HUNT: Meade and Lee at Bristoe Station (2019)

Meade and Lee at Bristoe Station: The Problems of Command and Strategy after Gettysburg, from Brandy Station to the Buckland Races, August 1 to October 31, 1863 by Jeffrey William Hunt. Savas Beatie, 2019. Cloth, IBSN: 978-1611213966. $34.95.

Gettysburg’s bloodletting demanded an interlude—a period of healing for the opponents in that three-day battle. By the end of July 1863, both armies had returned roughly to the same central Virginia ground they occupied at the campaign’s outset eight weeks earlier. The region drained by the Rappahannock and Rapidan rivers once again assumed a strategic importance in the eastern theater.

General Robert E. Lee’s Army of Northern Virginia initially defended the fords of the Rappahannock River, with the army’s corps mainly positioned in Culpeper County. Before long, Major General George G. Meade’s Army of the Potomac appeared north of the stream. Activity slowed as both armies replenished ranks and gathered commissary, quartermaster, and ordnance supplies. During the first week of August, Lee withdrew his army from the Rappahannock to better defensive positions behind the Rapidan River. The Federals occupied Culpeper County.

Events elsewhere impacted operations in the region. Implementation of the conscription or draft law ignited riots in the North, notably in New York City. The administration in Washington ordered Meade to detach units to restore order in the city. In Tennessee, Union seizures of Chattanooga and Knoxville resulted in the detachment of two infantry divisions and an artillery battalion from James Longstreet’s Confederate First Corps.

Longstreet’s veterans arrived in time to participate in the Confederate victory at Chickamauga. In the battle’s aftermath, the Union War Department dispatched the Eleventh and Twelfth corps from Meade’s army to the western theater. Concern for operations in Tennessee by both governments affected the plans of Lee and Meade.

During these weeks, cavalry engagements characterized the clashes between the two armies—at Brandy Station on August 1; at Culpeper Court House on September 13; and at Jack’s Shop on September 22. Although outnumbered, Lee continued to search for an opportunity to assail the Yankees. On October 9, led by Jeb Stuart’s horsemen, the infantry corps of Richard Ewell and A. P. Hill began a broad turning movement beyond the right flank of Meade’s army. Lee undertook the operation in an attempt to force Meade to retire toward the Union capital and, if circumstances favored the Rebels, to strike units of the retreating Federals.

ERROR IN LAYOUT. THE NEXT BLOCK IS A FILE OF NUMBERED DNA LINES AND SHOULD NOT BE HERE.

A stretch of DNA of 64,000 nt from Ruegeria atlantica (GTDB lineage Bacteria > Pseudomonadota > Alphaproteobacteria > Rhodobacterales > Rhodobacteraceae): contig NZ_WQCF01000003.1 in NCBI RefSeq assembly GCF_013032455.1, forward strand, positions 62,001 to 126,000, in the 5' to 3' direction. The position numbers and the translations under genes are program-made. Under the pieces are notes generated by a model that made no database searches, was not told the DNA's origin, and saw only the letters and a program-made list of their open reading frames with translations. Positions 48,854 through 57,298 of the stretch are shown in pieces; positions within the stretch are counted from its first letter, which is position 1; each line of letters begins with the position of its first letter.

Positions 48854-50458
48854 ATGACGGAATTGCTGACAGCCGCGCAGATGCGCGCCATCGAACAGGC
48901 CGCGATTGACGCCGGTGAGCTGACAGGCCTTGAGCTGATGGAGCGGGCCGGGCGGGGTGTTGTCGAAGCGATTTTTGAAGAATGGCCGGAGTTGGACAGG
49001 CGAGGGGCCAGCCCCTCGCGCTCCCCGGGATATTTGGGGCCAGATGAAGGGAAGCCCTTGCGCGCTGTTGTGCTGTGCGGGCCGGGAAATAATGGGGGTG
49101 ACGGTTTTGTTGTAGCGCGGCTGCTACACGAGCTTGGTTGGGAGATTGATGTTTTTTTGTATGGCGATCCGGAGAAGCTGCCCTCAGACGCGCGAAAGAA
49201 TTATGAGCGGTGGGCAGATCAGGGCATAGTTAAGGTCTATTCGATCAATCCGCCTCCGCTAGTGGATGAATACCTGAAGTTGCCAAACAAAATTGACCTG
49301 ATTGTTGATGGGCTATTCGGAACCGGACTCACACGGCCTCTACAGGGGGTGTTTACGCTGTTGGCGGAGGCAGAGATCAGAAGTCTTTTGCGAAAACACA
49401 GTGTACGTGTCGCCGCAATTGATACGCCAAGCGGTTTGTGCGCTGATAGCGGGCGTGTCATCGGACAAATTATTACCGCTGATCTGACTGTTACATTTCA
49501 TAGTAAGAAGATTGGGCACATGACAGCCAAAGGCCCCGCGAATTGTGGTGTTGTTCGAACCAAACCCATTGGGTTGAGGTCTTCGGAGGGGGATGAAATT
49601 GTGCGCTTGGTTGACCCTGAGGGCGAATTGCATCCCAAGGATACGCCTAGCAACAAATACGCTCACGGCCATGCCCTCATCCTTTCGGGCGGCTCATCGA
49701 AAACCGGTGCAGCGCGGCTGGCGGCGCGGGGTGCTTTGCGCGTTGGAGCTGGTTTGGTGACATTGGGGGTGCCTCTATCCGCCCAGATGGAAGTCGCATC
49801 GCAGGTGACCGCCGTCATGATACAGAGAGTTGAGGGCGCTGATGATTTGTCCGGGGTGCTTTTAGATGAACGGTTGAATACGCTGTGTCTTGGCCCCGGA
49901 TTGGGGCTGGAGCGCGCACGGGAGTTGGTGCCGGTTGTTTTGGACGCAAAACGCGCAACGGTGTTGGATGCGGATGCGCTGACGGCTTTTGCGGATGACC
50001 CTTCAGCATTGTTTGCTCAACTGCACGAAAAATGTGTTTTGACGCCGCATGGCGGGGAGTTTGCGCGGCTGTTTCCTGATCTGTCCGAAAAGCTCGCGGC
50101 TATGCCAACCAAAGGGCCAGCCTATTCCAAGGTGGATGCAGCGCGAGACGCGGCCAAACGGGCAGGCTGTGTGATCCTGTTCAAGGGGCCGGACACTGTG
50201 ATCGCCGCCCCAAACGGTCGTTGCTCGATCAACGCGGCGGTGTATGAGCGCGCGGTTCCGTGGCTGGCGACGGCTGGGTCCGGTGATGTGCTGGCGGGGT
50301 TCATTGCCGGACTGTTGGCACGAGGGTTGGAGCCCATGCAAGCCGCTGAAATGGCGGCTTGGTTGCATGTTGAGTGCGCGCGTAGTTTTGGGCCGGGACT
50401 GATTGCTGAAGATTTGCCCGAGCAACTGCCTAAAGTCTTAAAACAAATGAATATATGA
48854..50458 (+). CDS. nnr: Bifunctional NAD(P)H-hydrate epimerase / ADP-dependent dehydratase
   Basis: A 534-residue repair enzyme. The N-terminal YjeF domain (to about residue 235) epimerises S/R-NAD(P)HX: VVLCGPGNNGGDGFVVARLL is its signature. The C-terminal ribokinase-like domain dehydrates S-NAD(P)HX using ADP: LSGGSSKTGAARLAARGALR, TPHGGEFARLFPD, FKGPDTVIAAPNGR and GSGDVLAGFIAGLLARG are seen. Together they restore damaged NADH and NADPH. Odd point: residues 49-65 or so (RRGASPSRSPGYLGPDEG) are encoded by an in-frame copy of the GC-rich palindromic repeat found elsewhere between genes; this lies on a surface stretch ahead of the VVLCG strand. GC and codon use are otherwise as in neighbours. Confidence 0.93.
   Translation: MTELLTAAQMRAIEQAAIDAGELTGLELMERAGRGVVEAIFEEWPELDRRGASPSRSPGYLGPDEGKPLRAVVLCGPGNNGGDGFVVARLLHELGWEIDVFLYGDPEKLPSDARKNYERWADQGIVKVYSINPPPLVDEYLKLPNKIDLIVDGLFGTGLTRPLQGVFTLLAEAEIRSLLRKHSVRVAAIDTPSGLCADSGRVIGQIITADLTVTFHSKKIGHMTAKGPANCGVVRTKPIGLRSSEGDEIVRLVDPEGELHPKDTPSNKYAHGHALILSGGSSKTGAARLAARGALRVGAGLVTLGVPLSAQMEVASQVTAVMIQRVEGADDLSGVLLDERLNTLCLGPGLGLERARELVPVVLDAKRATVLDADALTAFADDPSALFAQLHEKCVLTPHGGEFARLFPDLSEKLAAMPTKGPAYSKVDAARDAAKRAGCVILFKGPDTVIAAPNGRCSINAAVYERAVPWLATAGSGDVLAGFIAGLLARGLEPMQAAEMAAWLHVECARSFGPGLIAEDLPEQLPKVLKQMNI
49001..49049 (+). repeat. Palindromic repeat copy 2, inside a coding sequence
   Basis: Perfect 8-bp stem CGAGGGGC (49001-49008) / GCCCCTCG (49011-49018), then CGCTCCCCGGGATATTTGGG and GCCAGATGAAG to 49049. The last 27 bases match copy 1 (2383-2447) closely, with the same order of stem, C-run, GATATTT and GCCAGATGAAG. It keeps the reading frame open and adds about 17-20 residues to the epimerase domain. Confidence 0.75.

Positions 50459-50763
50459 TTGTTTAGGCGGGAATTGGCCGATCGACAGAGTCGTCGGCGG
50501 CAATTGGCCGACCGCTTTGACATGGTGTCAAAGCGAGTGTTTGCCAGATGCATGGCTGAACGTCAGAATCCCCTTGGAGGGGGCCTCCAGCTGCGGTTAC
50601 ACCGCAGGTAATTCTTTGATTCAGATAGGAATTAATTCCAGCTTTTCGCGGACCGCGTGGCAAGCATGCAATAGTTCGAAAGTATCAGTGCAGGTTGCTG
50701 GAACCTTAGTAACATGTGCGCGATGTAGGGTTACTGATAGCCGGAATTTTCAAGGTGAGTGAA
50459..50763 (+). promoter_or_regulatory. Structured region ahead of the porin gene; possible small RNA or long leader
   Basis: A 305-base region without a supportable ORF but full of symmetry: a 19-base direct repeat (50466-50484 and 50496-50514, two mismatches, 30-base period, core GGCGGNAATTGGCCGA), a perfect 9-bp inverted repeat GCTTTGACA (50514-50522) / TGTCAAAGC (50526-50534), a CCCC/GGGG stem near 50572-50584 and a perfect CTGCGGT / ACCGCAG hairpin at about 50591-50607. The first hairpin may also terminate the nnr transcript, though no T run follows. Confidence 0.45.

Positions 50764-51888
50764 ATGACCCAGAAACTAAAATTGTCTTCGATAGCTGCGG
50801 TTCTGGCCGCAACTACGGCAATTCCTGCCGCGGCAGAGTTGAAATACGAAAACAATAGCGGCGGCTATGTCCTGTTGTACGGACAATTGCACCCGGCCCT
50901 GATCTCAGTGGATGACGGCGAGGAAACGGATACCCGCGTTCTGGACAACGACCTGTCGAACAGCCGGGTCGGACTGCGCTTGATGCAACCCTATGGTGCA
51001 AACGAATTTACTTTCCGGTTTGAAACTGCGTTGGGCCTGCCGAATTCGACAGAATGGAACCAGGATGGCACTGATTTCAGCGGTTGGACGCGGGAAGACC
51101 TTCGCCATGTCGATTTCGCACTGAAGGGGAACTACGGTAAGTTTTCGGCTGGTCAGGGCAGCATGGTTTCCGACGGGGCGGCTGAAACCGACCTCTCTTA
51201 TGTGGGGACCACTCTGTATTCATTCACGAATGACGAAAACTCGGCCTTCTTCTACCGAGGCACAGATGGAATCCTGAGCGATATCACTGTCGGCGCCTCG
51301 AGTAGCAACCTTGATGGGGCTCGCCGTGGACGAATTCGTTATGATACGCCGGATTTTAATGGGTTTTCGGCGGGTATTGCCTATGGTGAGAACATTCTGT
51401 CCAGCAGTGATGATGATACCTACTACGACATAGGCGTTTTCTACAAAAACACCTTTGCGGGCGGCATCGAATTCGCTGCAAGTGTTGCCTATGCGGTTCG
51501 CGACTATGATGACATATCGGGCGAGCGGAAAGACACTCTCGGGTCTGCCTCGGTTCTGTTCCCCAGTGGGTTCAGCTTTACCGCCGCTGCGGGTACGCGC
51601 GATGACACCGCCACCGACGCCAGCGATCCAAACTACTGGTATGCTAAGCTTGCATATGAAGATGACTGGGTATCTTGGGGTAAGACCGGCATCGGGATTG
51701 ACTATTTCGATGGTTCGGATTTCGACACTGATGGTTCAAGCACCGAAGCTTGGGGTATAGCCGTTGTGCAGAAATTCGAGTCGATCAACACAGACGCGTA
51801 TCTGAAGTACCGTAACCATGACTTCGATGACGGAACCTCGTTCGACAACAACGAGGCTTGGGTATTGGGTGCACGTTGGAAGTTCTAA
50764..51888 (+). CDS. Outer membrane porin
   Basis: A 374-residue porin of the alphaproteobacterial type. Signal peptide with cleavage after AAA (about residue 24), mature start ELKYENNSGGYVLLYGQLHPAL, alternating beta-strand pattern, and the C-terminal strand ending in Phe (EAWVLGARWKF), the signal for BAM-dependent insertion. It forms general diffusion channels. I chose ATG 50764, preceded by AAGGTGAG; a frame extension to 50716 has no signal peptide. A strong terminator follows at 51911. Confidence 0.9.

The ensuing so-called Bristoe Campaign resulted in a bloody clash at Bristoe Station and a cavalry action at Buckland Mills. The campaign lasted for twelve days without any significant advantages for either side. Combined casualties in the engagement totaled slightly more than 4,100.

Meade and Lee at Bristoe Station offers a very detailed account of this often-overlooked campaign. The author, Jeffrey William Hunt, devotes two-thirds of the book—about 300 pages—to the October struggle. While the engagements are recounted in detail, the overriding theme of the book is the problems of command and strategy. The author focuses much attention on the relationships of Meade with General-in-Chief Henry W. Halleck, Secretary of War Edwin Stanton, and President Abraham Lincoln. The difficulties between the army commander and his superiors hampered Meade’s operations. Lee’s relationship with President Jefferson Davis was one of mutual respect and confidence.

The author has utilized an impressive array of manuscript collections and published works. The book is a solid study, but plagued with some factual errors and overwrought prose. Adjectives and adverbs abound throughout the text that lead to questions about the narrative’s accuracy. In the author’s words, for instance, units did not face serious casualties in an action but “annihilation” or “destruction.” Rarely, if ever, did such outcomes occur in the war. Such descriptions detract from the book’s overall quality.

Despite these reservations, the work is recommended. The author has done his research, offers sound judgments, and has written a detailed study of an interesting campaign.


Jeffry D. Wert has written many books on the Civil War. His most recent title is Civil War Barons.

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Camp Life for African American Regiments

“Army of the Potomac—Scene in camp of Negro regiments—Method of punishment of Negro soldiers for various offences.” Image Credit: Frank Leslie’s Illustrated Newspaper, December 10, 1864.